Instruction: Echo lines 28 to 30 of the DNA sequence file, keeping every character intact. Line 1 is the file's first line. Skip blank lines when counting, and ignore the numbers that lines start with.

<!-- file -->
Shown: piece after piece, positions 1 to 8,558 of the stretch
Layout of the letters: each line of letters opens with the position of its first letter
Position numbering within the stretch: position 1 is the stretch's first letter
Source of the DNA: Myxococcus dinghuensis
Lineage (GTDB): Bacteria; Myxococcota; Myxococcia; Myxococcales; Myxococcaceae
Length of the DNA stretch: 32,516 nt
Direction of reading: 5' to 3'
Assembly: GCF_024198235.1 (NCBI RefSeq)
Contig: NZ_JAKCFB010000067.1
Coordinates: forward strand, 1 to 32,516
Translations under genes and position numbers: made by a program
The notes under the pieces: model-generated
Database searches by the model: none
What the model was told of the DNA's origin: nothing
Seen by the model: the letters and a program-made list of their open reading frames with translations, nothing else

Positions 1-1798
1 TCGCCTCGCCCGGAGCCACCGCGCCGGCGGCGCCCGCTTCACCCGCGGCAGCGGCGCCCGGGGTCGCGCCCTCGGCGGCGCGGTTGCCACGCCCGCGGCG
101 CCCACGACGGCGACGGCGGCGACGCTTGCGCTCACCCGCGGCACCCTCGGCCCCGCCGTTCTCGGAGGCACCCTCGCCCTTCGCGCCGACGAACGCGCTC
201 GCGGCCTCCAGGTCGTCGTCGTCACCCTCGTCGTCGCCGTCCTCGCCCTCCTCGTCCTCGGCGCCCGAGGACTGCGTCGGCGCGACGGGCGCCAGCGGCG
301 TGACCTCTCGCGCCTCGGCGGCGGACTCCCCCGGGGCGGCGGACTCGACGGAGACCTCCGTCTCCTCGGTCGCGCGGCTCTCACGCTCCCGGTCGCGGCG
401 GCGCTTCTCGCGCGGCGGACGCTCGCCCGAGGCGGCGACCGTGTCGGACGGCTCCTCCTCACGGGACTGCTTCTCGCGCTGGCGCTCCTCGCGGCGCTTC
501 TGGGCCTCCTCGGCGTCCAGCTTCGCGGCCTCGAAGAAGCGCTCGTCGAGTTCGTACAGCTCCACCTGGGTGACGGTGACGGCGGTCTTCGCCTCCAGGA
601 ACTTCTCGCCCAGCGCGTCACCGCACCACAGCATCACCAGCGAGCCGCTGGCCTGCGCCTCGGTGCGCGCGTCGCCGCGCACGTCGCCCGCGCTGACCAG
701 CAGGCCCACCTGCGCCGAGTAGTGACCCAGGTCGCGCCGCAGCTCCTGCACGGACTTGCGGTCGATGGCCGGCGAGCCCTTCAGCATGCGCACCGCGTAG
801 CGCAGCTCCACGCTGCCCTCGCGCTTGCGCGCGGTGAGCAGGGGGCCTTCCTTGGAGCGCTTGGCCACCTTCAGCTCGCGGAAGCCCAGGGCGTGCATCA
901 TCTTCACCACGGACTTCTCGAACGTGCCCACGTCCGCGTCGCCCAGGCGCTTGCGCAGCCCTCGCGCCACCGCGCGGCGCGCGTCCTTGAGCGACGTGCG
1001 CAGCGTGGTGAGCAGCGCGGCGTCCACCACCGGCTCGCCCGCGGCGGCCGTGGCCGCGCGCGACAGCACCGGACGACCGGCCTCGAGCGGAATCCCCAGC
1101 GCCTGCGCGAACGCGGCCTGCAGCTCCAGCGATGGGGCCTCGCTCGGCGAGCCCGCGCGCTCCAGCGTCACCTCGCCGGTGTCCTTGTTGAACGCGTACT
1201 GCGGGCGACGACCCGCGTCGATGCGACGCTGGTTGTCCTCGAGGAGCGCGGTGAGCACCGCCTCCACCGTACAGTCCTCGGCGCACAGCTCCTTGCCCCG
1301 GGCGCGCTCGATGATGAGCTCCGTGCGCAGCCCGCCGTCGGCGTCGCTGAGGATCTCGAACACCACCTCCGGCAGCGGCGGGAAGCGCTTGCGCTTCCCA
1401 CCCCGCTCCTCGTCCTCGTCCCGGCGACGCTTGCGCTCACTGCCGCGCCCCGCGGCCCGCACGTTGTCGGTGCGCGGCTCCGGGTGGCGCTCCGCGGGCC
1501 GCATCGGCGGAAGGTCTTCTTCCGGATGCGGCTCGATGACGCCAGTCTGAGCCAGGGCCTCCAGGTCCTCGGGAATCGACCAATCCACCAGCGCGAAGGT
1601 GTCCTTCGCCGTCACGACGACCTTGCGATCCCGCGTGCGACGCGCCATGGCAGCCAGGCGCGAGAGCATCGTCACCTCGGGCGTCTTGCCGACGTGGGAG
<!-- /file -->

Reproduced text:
1101 GCCTGCGCGAACGCGGCCTGCAGCTCCAGCGATGGGGCCTCGCTCGGCGAGCCCGCGCGCTCCAGCGTCACCTCGCCGGTGTCCTTGTTGAACGCGTACT
1201 GCGGGCGACGACCCGCGTCGATGCGACGCTGGTTGTCCTCGAGGAGCGCGGTGAGCACCGCCTCCACCGTACAGTCCTCGGCGCACAGCTCCTTGCCCCG
1301 GGCGCGCTCGATGATGAGCTCCGTGCGCAGCCCGCCGTCGGCGTCGCTGAGGATCTCGAACACCACCTCCGGCAGCGGCGGGAAGCGCTTGCGCTTCCCA